Make WordPress Core

Opened 11 months ago

Closed 10 months ago

Last modified 9 months ago

#57502 closed enhancement (fixed)

Add object cache to wp_get_global_settings()

Reported by: oandregal's profile oandregal Owned by: hellofromtonya's profile hellofromTonya
Milestone: 6.2 Priority: normal
Severity: normal Version:
Component: Editor Keywords: has-patch has-unit-tests gutenberg-merge add-to-field-guide
Focuses: performance Cc:

Description

To improve performance of a request, this ticket proposes adding object cache to wp_get_global_settings().

Why?

To improve the performance of a request by:

  • 40% for themes with theme.json (from 876.05ms to 520.80ms, a total of -355.25ms)
  • 10% for themes without theme.json (from 500.26ms to 450.66ms, a total of -49.60ms)

With the backport, the time a theme with theme.json takes to process a request is almost the same (70ms slower) than a theme without theme.json. See [full dataset](https://docs.google.com/spreadsheets/d/1ulnIA7EDun3vlMrDEcIowT2MwskU1VfScwQ33Ezbows/edit#gid=0).

The work has already been done in Gutenberg and is ready for backporting to Core:

The strategy is similar to what was done in #56975 / [55086].

This work is part of a larger strategy. See https://github.com/WordPress/gutenberg/issues/45171 for a detailed description of initiatives and actionable tasks to work on.

Change History (20)

This ticket was mentioned in PR #3789 on WordPress/wordpress-develop by @oandregal.


11 months ago
#1

Trac ticket: https://core.trac.wordpress.org/ticket/57502
Related to https://github.com/WordPress/gutenberg/issues/45171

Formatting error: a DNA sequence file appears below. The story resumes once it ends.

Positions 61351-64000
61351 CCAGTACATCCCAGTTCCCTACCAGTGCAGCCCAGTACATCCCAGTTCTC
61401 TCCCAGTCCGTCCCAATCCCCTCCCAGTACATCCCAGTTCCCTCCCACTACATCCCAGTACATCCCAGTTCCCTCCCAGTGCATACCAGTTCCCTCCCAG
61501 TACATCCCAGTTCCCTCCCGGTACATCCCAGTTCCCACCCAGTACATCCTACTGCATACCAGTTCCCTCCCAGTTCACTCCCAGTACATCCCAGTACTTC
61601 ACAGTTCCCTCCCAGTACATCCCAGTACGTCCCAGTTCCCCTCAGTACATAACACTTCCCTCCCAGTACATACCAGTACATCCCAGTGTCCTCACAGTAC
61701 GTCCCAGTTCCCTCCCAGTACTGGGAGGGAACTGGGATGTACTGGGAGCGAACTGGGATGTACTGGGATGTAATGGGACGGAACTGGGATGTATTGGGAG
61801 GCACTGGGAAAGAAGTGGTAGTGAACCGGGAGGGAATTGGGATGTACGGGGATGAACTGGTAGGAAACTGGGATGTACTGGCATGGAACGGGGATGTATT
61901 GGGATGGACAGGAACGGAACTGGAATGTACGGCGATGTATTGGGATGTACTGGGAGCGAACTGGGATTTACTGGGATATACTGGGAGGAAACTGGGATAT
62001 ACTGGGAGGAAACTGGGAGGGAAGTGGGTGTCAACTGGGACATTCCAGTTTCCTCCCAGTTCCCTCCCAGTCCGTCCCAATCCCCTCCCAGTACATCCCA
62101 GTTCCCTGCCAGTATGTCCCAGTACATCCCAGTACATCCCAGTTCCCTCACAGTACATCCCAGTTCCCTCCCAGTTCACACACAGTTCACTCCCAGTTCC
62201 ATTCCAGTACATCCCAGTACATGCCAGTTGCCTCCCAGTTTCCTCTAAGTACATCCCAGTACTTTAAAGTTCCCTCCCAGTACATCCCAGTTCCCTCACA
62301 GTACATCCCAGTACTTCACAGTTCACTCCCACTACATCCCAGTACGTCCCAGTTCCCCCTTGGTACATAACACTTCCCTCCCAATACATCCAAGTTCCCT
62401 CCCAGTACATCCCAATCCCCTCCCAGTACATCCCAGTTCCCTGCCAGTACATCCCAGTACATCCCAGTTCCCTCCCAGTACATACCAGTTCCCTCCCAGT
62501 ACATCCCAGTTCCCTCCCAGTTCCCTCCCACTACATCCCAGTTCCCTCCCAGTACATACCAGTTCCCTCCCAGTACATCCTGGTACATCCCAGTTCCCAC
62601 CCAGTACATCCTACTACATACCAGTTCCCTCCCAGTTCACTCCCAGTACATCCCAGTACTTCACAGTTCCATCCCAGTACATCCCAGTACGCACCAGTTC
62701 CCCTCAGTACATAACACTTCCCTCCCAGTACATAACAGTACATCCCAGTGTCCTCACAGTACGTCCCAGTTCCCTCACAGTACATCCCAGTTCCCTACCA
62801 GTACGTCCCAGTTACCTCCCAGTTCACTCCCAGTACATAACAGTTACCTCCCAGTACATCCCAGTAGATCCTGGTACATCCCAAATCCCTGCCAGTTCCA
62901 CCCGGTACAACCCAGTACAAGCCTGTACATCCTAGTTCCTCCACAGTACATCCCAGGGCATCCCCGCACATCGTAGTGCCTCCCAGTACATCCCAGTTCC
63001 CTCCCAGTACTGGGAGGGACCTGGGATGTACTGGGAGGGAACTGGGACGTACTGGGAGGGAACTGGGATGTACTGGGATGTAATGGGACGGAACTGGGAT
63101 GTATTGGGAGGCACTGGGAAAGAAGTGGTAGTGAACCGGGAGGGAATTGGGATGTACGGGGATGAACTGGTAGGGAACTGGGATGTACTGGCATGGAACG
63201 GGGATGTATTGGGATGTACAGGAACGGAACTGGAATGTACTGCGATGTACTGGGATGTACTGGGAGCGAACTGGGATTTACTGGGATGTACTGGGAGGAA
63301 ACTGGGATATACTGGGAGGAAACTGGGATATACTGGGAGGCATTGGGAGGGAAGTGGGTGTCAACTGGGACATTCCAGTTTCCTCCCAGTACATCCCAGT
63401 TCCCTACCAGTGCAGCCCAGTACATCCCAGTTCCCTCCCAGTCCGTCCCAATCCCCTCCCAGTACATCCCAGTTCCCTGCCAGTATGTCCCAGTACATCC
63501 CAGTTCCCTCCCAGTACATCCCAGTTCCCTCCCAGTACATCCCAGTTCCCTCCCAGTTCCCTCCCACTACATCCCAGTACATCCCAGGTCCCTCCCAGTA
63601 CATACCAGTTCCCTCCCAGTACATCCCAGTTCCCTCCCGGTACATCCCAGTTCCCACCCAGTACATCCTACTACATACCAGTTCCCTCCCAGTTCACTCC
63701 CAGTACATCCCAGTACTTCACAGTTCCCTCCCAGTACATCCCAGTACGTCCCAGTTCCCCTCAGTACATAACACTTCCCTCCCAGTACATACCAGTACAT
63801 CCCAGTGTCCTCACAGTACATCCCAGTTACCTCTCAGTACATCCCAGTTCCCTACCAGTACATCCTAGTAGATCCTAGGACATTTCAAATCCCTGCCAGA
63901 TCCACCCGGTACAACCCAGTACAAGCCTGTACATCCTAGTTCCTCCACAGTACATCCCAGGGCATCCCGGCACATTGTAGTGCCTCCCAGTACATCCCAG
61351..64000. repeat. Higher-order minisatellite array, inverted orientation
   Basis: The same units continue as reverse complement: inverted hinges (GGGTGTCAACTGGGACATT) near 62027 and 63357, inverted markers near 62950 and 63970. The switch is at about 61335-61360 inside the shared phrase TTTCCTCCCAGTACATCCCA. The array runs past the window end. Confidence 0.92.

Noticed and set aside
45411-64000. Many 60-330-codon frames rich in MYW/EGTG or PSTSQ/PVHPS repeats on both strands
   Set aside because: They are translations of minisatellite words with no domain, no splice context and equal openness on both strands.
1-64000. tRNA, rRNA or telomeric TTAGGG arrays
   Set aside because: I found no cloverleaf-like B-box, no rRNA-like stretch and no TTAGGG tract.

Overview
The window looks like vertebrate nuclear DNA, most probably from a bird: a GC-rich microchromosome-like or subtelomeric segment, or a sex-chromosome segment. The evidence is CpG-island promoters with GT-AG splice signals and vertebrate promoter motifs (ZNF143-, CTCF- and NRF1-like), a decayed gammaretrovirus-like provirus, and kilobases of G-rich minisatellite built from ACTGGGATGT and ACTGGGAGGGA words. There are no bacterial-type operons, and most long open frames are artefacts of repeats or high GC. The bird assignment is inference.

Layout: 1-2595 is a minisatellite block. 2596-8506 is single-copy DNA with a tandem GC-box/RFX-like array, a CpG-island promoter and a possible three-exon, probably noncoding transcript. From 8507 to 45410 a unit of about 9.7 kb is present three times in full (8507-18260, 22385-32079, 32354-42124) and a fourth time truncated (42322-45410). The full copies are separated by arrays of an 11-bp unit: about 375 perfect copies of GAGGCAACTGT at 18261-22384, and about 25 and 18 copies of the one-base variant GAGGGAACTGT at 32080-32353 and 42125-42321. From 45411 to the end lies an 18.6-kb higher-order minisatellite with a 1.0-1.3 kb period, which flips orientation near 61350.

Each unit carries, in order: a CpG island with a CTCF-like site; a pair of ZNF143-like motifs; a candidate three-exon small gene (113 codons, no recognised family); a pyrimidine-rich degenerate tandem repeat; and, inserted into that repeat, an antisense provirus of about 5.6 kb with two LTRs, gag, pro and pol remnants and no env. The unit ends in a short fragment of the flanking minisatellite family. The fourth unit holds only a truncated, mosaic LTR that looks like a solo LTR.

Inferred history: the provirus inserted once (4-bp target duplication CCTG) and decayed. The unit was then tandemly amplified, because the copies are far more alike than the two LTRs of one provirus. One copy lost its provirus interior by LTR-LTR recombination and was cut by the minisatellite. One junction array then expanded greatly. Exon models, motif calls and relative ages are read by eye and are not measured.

This PR backports:

Props @felixarntz, @aristath, @ramonjd, @spacedmonkey, @anton-vlasenko, @jorgefilipecosta, @mmtr, @mcsf

## What

This PR adds object cache to the existing wp_get_global_settings.

## Why

This PR improves the performance of a request by:

  • 40% for themes with theme.json (from 876.05ms to 520.80ms, a total of -355.25ms)
  • 10% for themes without theme.json (from 500.26ms to 450.66ms, a total of -49.60ms)

After this PR, the time a theme with theme.json takes to process a request is almost the same (70ms slower) than a theme without theme.json. See full dataset.

## How

Adds a cache to the high-level public method that consumers use to query the settings coming from theme.json APIs (WordPress, block, theme, and user data).

## Test

  • Make sure automated test pass.
  • Test block theme (TwentyTwentyThree)
    • Create new colors as user from the GS sidebar and verify they are shown in the color components in the block sidebar (site editor, post editor).
    • Modify theme.json settings of the theme
  • Test classic theme (TwentyTwenty)
    • Verify colors defined by the theme via add_theme_support( 'editor-color-palette', $palette ) work as expected.
    • Disable custom colors by adding add_theme_support( 'disable-custom-colors' ); to the functions.php of the theme. Verify that users cannot add custom colors.

## Performance analysis

### How performance was measured

I've tested this using the same mechanism I use for all performance work I've been doing, so the impact of each PR can be compared against each other:

  • I have loaded the "Hello World!" post as a logged-out user. Conducted the test 9 times and then calculated the median (see full dataset).
  • Compared this PR vs trunk at e27c5a38e371e1db85efeea239accf535227ed39 (svn 55005)
  • Used TwentyTwentyThree for theme with theme.json and TwentyTwenty for a theme with no theme.json.

I'm also sharing the raw data I extracted (cachegrind files) so anyone can open them with their tool of choice and inspect the results. Feel free to DM me if you are interested in setting this up for running the test yourself or anything.